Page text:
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Explanation of the Consignment Business Model

Have you ever walked into a consignment store to shop? The consignment business model is a simple and straightforward process toward profitability for everyone involved. The shop provides a place for someone to sell their goods or services. In return for the sales space, the shop owner takes a percentage of the sales price. The remaining amount is then paid to the consignor at some point in time, usually at the end of the month.

The consignment business model has been used successfully by thrift stores for decades, but it is being used successfully online as well. A number of major websites use a variation of this business model right now as seen in major commerce sites such as eBay and Etsy, all structured on the consignment business model.

It’s About the Listings

For these successful ecommerce sites, the consignment model exists with only one slight variation, a fee is charged in advanced. These websites charge consignors for the privilege of listing their item on the website. In return, the listing can be indexed through search engines or directly accessed.

Although there are advance fees, when managed appropriately, it becomes easy to find profits. Because payment processing is handled by the site, consignors simply pay a percentage of the sale to cover these costs.

Instead of providing the item to the site, however, the consignor is responsible for shipping out the items that have been ordered. To keep consignors honest, a system of feedback is put into place so that customers can research a seller to determine if the rewards of ordering a specific item outweigh any risks that are associated with the online purchase.

For Others It’s About Representation

On many freelance and service style sites, professionals are connected with freelancers, requiring a slightly different approach. Instead of creating an advanced fee to provide services, they charge a commission on any services ordered instead. That commission is paid out of existing revenues that are generated, much like royalties are paid to artists.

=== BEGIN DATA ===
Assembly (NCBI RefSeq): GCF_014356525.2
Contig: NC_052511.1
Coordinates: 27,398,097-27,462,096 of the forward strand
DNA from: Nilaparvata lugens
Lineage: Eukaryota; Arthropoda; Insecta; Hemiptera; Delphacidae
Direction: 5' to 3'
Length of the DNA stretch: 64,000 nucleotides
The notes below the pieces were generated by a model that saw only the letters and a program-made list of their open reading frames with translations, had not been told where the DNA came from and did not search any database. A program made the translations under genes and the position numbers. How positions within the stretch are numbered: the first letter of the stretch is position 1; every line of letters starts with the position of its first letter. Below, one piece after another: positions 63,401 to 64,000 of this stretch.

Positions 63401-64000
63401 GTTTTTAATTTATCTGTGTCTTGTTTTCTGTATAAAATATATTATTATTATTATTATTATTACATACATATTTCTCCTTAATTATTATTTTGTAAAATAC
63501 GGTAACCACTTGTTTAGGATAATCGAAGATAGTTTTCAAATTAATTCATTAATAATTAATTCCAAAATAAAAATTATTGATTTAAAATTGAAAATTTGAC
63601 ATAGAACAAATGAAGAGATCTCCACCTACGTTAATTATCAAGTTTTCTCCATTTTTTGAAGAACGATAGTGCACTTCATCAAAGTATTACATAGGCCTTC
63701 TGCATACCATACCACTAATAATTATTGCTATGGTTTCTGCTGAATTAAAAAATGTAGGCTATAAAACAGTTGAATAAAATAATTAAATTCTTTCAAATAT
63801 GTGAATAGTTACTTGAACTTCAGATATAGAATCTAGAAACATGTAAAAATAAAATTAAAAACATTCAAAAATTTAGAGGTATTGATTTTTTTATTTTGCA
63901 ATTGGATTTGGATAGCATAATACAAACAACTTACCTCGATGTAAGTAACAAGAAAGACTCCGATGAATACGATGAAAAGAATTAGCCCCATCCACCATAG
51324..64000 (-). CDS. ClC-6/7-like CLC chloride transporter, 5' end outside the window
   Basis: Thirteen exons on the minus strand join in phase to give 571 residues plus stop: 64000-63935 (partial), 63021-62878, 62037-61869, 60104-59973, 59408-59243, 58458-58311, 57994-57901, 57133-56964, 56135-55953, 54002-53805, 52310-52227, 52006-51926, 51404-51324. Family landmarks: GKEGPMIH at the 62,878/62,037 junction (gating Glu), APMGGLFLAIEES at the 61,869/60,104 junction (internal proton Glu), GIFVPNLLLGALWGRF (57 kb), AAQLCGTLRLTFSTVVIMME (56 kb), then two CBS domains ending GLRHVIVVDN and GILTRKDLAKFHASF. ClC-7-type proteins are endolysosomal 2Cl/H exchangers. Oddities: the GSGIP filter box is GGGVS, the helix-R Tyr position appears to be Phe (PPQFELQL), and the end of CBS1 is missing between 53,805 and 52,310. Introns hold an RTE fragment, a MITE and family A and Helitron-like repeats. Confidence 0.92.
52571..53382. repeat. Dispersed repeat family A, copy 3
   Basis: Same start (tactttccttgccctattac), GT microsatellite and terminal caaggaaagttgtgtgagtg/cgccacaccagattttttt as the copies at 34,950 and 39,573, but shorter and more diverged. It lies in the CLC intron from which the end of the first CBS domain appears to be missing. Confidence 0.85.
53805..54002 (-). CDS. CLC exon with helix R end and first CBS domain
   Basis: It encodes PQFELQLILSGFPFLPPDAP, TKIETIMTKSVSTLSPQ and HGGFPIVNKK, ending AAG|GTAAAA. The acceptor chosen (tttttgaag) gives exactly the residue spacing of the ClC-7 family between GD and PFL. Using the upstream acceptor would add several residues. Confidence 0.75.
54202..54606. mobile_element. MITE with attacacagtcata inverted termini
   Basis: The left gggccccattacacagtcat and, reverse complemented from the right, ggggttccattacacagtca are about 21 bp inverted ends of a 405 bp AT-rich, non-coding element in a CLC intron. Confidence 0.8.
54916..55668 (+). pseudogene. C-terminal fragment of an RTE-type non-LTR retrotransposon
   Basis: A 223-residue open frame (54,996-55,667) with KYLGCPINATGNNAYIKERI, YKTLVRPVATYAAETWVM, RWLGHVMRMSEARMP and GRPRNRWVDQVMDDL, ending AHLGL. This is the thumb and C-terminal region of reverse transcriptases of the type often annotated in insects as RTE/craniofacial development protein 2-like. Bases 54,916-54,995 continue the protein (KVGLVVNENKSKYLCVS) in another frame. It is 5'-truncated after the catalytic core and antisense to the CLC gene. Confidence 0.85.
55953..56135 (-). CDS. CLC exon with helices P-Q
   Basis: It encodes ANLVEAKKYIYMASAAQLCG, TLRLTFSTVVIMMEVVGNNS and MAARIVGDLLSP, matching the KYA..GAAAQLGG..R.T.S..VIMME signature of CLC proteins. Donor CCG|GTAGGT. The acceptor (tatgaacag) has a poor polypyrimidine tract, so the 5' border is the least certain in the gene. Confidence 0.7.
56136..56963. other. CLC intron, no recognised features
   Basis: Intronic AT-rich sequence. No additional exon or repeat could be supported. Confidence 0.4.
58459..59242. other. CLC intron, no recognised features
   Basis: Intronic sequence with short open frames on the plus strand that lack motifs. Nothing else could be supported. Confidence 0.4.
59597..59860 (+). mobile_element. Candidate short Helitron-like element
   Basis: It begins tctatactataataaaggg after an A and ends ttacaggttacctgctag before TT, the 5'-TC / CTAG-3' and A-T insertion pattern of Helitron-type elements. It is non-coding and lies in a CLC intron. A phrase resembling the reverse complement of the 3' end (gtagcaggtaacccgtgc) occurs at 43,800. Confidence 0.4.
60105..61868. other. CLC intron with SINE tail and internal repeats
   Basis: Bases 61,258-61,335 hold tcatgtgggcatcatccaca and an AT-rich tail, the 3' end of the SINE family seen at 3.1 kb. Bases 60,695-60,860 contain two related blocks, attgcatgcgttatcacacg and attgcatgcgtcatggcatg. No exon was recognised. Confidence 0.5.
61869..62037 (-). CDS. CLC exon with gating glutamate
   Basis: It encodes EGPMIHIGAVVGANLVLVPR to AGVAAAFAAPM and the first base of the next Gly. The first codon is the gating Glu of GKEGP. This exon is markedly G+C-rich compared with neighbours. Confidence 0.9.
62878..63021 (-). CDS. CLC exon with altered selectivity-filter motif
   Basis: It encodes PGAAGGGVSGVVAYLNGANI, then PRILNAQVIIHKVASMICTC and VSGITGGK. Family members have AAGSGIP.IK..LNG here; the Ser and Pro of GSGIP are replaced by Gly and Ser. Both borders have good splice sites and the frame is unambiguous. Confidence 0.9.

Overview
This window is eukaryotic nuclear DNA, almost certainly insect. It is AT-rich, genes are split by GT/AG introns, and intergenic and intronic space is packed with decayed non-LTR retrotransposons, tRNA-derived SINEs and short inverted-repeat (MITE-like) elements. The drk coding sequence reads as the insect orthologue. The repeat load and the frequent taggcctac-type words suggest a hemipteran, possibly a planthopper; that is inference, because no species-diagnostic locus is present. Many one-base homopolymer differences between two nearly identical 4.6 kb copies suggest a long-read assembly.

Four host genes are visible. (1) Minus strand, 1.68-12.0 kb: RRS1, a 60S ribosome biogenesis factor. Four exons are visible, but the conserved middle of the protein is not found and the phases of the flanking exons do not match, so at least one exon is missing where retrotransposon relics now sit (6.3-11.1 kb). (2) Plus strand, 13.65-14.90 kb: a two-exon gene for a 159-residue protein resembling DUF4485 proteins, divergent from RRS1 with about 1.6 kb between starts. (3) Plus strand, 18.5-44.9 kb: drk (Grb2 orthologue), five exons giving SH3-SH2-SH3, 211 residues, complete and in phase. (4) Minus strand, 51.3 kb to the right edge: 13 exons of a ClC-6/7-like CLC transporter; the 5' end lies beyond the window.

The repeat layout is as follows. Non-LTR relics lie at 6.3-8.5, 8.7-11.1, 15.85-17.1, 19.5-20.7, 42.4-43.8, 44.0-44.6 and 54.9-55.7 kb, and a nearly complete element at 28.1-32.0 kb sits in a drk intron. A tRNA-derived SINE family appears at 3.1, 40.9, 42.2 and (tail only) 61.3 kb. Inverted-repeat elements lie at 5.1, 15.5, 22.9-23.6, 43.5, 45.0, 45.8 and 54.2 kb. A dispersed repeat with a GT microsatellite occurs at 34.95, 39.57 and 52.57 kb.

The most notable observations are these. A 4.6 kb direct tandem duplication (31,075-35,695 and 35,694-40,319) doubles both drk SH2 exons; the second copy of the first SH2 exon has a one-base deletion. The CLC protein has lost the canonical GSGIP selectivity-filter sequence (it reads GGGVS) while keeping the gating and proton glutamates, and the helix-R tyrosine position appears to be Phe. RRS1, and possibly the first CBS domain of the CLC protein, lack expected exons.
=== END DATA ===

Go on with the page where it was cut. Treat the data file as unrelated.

Advantages for Consignors:
With this type of business model, consignors do not have to manage the financial part of their business. The base site handles the cash to ensure the money clears and processes successfully. After a specific amount of time, such as 14 days, that money becomes available with a credit ard through an integrated payment system such as Paypal where it can be withdrawn by the freelancer.

What Is the Advantage of the Consignment Business Model?

The primary advantage of utilizing this particular business model is that the services being provided are salesmanship and space. Instead of securing inventory, consignors will provide it. Customers come because they have a need for the products that have been consigned. For selling the item in your space, you get to take a cut off the top. It doesn’t get much easier than that to make money.

A secondary advantage is that it becomes very easy to start a business using this particular model. As long as enough capital exists to create the structure for the business, then there will be a way to start earning some cash.

What Is the Disadvantage of the Consignment Business Model?

The disadvantage of this business model, however, is that a consignment business is at the mercy of the quality of merchandise or work being offered. If the quality is poor, customers don’t come back. For some sites they may promote their best sellers because this helps them obtain consistent revenues. The same is true with the ratings systems of other sites.

For the consignors, there is one immediate disadvantage with the payment for services not becoming immediately available. A freelancer would be required to work consistently for over two weeks before they can become eligible to take cash out. That is two weeks of not having cash to pay rent or other necessary living essentials. Once the payment system is established, payment schedules flow frequently.

The consignment business model is one of the easiest to implement, which is why it is seen so often today online and offline. It has some advantages and disadvantages, but when appropriately managed, can be a simple and easy way to bring in consistent revenues.

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